Marine life under threat as oxygen levels fall

James Marshall
December 9, 2019

Climate change and nutrient pollution are driving the oxygen from our oceans, and threatening many species of fish. The scientists estimate that between 1960 and 2010, the amount of the gas dissolved in the oceans declined by 2%.

"Deoxygenation will have an impact on biodiversity, on biomass of commercially important species and on vulnerable rare species". "The habitats are shrinking as species are fleeing these oxygen-deprived areas, but it's also altering the energy and the biochemical cycling". "We are seeing species [relocating] because of this", Epps added.

Species like jellyfish want low-oxygen areas, but low-oxygen sensitive ones, including most fish, don't.

The sea gets about a portion of all fossil fuel emissions; however, there are fears that the world's seas will eventually reach a saturation point as global energy demand continues to grow.

According to the report by the year 2100, the oceans will lose 3-4% of its oxygen inventory in a business as usual situation.

Grethel Aguilar, the IUCN's acting director, told Al Jazeera that the scale of damage climate change is "wreaking" upon the ocean comes into stark focus.

Any changes to the ocean's oxygen concentration run the risk of collapsing food chains and causing widespread disruption throughout the marine ecosystem.

The loss of oxygen from the ocean due to climate change risks "dire effects" on sea life, fisheries and coastal communities, a global conservation body said Saturday. The biomes that support about one fifth of the current catch of fish in the world are formed by ocean currents that carry oxygen-poor water to the coast.

The threat to oceans from nutrient run-off of chemicals such as nitrogen and phosphorus from farms and industry has always been known to impact the levels of oxygen in the sea waters and still remains the primary factor, especially closer to coasts.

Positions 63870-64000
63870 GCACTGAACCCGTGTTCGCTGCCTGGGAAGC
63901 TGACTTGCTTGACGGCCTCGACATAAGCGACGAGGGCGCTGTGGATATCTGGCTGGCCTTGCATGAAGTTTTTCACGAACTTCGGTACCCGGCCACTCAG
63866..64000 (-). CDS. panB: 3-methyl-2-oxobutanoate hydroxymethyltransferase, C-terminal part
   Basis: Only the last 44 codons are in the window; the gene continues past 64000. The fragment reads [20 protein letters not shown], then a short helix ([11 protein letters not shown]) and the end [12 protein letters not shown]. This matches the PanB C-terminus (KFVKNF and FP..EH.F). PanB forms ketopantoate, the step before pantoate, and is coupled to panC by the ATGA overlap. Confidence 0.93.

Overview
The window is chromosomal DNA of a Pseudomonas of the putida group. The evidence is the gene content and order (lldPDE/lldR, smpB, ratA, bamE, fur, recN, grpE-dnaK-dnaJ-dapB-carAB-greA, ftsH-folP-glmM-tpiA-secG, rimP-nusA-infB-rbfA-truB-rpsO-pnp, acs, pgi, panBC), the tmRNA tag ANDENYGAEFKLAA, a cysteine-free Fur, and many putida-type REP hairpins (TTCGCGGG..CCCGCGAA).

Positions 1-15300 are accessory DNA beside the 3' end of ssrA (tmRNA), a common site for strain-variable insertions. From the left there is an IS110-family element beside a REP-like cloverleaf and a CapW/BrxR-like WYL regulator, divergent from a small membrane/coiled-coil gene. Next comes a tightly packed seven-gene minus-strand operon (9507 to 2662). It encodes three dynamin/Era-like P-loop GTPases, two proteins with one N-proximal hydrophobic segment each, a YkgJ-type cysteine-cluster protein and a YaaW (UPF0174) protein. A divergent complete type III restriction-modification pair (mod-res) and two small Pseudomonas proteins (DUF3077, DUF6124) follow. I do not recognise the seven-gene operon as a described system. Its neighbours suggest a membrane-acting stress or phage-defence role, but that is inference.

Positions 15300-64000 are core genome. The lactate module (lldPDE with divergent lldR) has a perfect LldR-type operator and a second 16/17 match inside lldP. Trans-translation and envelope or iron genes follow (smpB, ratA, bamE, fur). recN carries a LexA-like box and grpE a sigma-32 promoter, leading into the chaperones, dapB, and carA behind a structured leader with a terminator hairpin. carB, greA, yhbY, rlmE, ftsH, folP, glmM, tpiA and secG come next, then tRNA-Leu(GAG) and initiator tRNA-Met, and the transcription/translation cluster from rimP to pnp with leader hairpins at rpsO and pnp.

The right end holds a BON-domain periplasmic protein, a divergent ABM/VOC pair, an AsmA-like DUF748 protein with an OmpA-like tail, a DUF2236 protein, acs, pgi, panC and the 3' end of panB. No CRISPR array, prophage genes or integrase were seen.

The report claims that impacts in those areas can ripple out to affect hundreds of millions of people.

This week, the World Meteorological Organization said that because of the growth of human-made emissions, the ocean was now 26% more acidic than before the revolution industrial. "This is perhaps the ultimate wake-up call from the uncontrolled experiment humanity is unleashing on the world's ocean as carbon emissions continue to increase", said report co-editor Dan Laffoley, the principal advisor on Marine Science and Conservation for IUCN's Global Marine and Polar Program.

The report pinpoints nutrient pollution and climate change as the major culprits in the depletion, which threatens several species of tuna, marlins and sharks - larger species that have greater oxygen needs.

The IUCN report also found that pollution around coastlines was having a significant effect on oxygen levels, with fertiliser and agricultural runoff promoting more algae growth, which in turn depletes oxygen as it decomposes.

World leaders will meet in Marseille in June for the IUCN World Conservation Congress.

Policymakers are now in negotiations at the COP25 climate summit in Madrid charged with ratifying a comprehensive rulebook for the 2015 Paris accord.

Other reports by Click Lancashire

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